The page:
As mentioned previously, information may be added to the system through the functions contained within the Administrative Interface 424 and described in further detail below. One such method to add information to the system is by issuing a command 501 to the import function 502 to import an information set 506. In one embodiment, the command includes the physical location of the data set to be imported, the external identifier, and a value indicating the logical to physical mapping that the data set employs to encode the data for storage. A variety of physical formats can be supported, including comma-separate value (CSV) files, extensible markup language (XML) files, fixed length files (FIXED), XSN formatted files, and others. In addition, the information set may be located on a variety of persistent or volatile storage media and may be locally attached or remotely accessed via a network or other communication methods. The information set could also be distributed across a plurality of different physical storage media or may be provided from a real-time data stream, such as data packets received over a network or input from a user (e.g., to be input by an end user in real time). After the command is issued, the import function 502 parses the command and causes the Set Manager 503 to create a data set with the associated external identifier and physical format value. The Set Manager 503 then creates a GUID for the associated data set and enters various information into the Set Universe, including the physical format type value, the external identifier, the associated GUID, and the fact that the GUID is realized. The Import Function 502 then calls the Storage Manager 504 to create an association between the data set's physical location identifier and the GUID assigned by the Set Manager 503. Specifically, the Storage Manager 504 adds an index record to the Storage Map 505 that contains the physical path of the data and the associated GUID. The data set 506 is now imported into the system and control is returned to the caller. Information about data sets may also be captured by the system even if the data set has not been realized on storage (i.e., it is virtual). For instance, a data set C may be defined as the union of data sets A and B. Data sets A and B may be realized in storage, but data set C may only be defined by the relation “C=A UNION B” in the Algebraic Cache and may not be realized in storage at the time that a GUID for data set C is added to the Set Universe.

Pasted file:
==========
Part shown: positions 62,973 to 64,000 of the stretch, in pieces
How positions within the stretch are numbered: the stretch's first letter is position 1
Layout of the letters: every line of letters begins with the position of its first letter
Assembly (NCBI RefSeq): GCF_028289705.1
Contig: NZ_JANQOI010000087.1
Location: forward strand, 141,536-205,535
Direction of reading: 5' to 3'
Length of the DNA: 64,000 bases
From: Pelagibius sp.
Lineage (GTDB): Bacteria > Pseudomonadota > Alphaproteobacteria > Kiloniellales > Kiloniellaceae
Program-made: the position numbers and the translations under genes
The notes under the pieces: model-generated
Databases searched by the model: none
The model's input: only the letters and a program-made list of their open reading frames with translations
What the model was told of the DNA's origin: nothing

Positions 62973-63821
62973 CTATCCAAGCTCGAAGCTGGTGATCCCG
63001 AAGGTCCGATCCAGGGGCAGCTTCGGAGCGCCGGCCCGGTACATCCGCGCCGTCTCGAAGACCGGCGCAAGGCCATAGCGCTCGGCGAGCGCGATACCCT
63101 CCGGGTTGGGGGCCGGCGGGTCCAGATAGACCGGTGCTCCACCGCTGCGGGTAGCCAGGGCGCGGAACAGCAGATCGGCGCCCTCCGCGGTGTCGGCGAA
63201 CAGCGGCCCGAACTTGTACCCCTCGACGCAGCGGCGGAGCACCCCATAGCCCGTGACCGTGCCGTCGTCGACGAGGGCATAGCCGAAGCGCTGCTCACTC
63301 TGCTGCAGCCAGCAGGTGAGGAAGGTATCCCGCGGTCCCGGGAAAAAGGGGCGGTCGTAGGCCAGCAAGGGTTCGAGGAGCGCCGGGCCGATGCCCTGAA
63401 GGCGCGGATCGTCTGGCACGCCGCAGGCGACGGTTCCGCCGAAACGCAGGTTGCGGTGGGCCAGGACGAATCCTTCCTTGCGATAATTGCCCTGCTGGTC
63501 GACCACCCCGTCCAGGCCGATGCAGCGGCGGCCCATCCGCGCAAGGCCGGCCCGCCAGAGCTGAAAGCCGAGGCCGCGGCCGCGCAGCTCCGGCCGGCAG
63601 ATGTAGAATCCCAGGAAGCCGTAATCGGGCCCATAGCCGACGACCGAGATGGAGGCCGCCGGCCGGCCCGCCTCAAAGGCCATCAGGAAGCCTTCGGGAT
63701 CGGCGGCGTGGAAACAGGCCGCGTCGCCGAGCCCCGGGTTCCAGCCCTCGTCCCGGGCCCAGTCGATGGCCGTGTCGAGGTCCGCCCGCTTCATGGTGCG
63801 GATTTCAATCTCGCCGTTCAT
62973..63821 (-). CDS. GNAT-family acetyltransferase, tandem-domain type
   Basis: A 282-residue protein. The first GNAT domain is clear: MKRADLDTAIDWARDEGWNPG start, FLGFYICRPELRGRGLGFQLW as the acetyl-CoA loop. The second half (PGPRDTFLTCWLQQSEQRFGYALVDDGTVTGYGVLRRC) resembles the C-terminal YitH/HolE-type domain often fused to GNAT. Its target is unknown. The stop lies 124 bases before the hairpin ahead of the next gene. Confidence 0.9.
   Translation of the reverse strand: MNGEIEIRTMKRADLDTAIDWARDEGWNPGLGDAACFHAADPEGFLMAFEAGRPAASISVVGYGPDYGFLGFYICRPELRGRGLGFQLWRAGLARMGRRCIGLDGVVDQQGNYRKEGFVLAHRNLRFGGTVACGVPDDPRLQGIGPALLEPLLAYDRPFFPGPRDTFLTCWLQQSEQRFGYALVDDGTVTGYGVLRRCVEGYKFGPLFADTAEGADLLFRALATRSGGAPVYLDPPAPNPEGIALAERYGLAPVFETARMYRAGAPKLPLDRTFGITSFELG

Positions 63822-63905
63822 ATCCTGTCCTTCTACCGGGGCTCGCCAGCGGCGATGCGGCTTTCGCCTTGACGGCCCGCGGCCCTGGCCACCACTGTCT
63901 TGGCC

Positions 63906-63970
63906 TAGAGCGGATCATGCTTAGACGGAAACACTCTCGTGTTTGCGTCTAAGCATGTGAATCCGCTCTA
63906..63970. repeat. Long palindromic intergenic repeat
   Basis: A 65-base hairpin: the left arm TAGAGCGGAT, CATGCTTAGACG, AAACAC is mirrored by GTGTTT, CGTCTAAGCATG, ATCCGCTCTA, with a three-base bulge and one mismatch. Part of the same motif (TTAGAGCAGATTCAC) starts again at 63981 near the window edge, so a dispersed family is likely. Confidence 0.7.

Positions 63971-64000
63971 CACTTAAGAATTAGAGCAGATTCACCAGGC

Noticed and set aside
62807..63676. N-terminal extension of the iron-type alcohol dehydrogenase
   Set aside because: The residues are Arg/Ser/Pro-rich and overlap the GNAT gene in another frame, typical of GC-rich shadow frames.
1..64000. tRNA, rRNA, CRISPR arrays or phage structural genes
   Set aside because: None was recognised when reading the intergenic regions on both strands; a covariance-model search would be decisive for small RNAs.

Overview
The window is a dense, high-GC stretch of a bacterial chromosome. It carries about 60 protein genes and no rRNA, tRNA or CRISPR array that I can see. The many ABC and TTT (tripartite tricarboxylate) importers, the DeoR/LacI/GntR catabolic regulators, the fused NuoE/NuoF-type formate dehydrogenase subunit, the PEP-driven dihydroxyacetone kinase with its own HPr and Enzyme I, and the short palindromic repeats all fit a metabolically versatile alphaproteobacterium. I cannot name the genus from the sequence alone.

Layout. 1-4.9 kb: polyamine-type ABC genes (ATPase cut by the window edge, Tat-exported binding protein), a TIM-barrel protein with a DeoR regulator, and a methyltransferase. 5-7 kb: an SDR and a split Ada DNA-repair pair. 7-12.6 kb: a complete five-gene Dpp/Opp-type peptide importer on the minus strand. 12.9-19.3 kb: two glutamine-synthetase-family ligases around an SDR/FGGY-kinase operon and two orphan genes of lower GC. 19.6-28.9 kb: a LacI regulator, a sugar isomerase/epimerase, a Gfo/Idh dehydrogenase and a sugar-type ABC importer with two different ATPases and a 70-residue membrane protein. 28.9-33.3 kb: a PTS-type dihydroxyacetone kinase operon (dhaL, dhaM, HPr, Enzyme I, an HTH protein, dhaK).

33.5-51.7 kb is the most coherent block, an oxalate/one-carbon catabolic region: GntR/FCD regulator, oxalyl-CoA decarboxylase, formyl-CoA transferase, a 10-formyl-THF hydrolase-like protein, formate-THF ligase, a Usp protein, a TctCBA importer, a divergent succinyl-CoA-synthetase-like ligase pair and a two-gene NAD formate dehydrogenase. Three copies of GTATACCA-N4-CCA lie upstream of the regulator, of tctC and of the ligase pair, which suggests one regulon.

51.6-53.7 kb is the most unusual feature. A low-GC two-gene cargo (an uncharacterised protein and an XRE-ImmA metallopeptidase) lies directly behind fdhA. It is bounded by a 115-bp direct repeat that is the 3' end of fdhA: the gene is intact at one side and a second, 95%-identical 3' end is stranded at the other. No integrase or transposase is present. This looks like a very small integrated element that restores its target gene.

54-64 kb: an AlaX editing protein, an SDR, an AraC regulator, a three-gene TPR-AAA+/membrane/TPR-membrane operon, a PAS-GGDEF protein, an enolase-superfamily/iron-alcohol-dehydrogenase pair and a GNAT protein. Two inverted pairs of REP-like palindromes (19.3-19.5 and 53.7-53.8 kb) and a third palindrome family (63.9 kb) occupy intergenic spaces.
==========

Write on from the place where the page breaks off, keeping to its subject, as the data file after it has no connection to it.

Statement submission is the process of providing an assignment or relation to the system. Statements may be submitted to the system through a variety of interfaces. In one example embodiment, three interfaces are provided: an SQL connector for submitting standard SQL92-compliant statements an XSN connector for submitting statements using XSN, and an XML connector for submitting Web Services W3C XQuery-compliant and other XML-based statements.